Great Barrier Reef suffers third severe bleaching event in five years
Climate change poses a real threat to the future of the world’s reef systems, but some are already feeling that in very real ways. Australia’s Great Barrier Reef is a prime example, having already suffered back-to-back severe mass bleaching events in the past five years. Scientists have this week confirmed it is in the midst of a third, citing the detection of “very widespread bleaching” following a buildup of heat in the preceding months.
Coral bleaching occurs as a result of abnormal temperatures that cause the organisms to expel algae they normally rely on for nutrients and their colorful appearance. In the case of the Great Barrier Reef, warmer waters in the area cause destructive and widespread coral bleaching.
The Great Barrier Reef has endured mass bleaching events in 1998, 2002, 2016, 2017 and now in 2020. Experts predict that these events will become more frequent and more severe as global temperatures continue to rise, and the latest surveys of the reef will do little to allay those concerns.
Anthropogenic global heating: Today’s results from the #GreatBarrierReef - unprecedented, extreme levels of #coral bleaching - are exactly as predicted by the observed temperature extremes this summer.....@BOM_au @MarkEakin https://t.co/2cl5FNcfHu pic.twitter.com/efoAq8ryUP— Terry Hughes (@ProfTerryHughes) March 26, 2020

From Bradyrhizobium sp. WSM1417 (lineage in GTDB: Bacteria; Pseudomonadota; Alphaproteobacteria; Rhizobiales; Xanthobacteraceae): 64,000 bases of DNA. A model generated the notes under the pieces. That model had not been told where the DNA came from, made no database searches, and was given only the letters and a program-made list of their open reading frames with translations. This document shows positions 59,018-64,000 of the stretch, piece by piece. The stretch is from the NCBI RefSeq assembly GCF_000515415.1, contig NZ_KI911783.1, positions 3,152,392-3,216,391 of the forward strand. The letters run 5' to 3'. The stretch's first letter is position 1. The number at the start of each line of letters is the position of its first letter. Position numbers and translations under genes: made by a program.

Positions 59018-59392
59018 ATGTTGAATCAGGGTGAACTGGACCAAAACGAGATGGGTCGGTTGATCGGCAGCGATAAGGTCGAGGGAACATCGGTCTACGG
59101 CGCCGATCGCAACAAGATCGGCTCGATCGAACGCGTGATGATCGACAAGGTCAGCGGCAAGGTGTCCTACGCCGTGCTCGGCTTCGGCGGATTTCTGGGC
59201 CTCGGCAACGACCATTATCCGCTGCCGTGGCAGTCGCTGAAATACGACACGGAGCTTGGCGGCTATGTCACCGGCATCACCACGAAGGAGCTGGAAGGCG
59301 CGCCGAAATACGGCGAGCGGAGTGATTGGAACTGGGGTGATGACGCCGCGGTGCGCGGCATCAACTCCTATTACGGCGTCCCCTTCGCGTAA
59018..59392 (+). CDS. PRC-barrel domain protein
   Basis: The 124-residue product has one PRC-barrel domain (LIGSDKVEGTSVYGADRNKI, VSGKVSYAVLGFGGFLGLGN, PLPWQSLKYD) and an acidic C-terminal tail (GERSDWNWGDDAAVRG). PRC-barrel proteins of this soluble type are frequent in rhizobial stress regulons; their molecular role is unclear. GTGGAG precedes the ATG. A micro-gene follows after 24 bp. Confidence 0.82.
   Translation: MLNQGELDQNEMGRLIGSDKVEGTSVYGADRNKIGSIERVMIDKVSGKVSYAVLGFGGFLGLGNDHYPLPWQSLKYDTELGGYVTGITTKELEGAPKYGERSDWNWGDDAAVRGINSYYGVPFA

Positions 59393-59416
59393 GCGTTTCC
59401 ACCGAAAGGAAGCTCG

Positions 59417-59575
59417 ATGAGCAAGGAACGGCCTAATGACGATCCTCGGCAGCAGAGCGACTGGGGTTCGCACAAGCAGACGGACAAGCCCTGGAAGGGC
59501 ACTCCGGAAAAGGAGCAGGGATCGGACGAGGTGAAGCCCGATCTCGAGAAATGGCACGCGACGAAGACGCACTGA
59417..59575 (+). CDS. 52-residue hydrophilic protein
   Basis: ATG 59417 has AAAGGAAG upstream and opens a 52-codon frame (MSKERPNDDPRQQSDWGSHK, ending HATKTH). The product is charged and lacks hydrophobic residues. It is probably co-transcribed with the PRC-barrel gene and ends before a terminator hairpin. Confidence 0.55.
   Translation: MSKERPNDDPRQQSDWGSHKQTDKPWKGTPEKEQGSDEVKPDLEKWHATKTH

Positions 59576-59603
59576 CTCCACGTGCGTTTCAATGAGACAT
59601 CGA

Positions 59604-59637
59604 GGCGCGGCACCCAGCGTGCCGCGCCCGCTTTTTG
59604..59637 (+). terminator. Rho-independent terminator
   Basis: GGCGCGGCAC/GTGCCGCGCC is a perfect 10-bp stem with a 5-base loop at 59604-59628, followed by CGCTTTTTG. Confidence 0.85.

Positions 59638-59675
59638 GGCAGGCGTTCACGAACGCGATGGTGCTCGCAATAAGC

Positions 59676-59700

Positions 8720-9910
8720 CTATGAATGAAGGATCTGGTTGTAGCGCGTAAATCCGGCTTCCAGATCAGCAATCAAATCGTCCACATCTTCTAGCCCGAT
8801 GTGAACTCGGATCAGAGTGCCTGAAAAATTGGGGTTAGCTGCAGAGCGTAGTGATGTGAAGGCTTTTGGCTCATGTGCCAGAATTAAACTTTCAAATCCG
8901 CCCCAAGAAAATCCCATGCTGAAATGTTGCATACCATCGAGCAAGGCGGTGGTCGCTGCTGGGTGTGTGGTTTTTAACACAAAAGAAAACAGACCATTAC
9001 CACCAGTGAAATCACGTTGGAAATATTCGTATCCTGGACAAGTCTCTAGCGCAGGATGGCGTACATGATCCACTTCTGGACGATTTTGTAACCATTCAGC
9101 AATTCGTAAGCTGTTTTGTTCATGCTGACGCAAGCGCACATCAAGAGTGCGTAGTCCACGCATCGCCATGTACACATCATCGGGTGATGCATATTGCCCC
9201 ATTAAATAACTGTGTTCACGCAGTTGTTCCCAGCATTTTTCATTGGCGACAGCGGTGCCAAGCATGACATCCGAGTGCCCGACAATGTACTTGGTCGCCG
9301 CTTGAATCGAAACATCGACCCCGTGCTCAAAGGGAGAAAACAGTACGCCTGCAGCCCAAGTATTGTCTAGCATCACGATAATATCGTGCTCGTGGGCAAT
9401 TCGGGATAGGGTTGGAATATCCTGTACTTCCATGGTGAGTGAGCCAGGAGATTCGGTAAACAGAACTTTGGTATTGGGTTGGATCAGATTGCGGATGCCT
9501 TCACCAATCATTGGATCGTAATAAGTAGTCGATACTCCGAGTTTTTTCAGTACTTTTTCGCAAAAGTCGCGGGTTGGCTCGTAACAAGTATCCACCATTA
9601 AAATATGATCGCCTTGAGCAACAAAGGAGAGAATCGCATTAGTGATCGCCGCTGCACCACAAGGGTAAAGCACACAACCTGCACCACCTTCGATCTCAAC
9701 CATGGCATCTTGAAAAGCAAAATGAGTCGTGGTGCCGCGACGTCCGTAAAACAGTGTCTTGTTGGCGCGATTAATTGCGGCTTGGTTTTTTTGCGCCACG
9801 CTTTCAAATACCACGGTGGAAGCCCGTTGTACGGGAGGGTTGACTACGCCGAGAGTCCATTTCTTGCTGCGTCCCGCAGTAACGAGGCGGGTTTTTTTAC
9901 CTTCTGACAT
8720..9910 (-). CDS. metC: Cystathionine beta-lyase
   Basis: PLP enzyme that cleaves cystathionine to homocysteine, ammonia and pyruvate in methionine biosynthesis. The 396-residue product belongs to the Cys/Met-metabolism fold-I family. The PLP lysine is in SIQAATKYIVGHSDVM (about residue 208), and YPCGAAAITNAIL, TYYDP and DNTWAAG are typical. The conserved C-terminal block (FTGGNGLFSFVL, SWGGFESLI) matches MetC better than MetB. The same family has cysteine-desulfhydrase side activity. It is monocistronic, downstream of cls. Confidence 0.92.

The latest aerial surveys of the Great Barrier Reef, conducted by the ARC Centre of Excellence for Coral Reef Studies, have revealed that large areas of the reef have suffered high amounts of heat stress, and these areas have been subject to the worst bleaching. Some parts of the southern reef that escaped the bleaching of 2016 and 2017 have experienced moderate or severe bleaching.
Even corals leftover from parts of the reef badly damaged in the 2016 and 2017 events, which are thought to be relatively heat-tolerant, again were found to have undergone moderate and severe bleaching. The researchers note that key tourism reefs in the northern and central areas have suffered moderate bleaching, and they expect most of these corals to recover.
While bleaching is bad news for corals, it is not necessarily a death sentence, with those mildly or moderately bleached often having a good chance of recovery. But repeated bleaching events that are widespread and of great severity pose a real threat to ecosystems like the Great Barrier Reef, making it difficult for them to recover before the next wave hits.
The researchers expect this year’s event to drive a high coral mortality rate on the severely bleached sections of the reef. Director of the ARC Centre of Excellence for Coral Reef Studies, Professor Terry Hughes, took part in the recent aerial surveys and noted on Twitter that this is worse than past years, along with some more grim observations.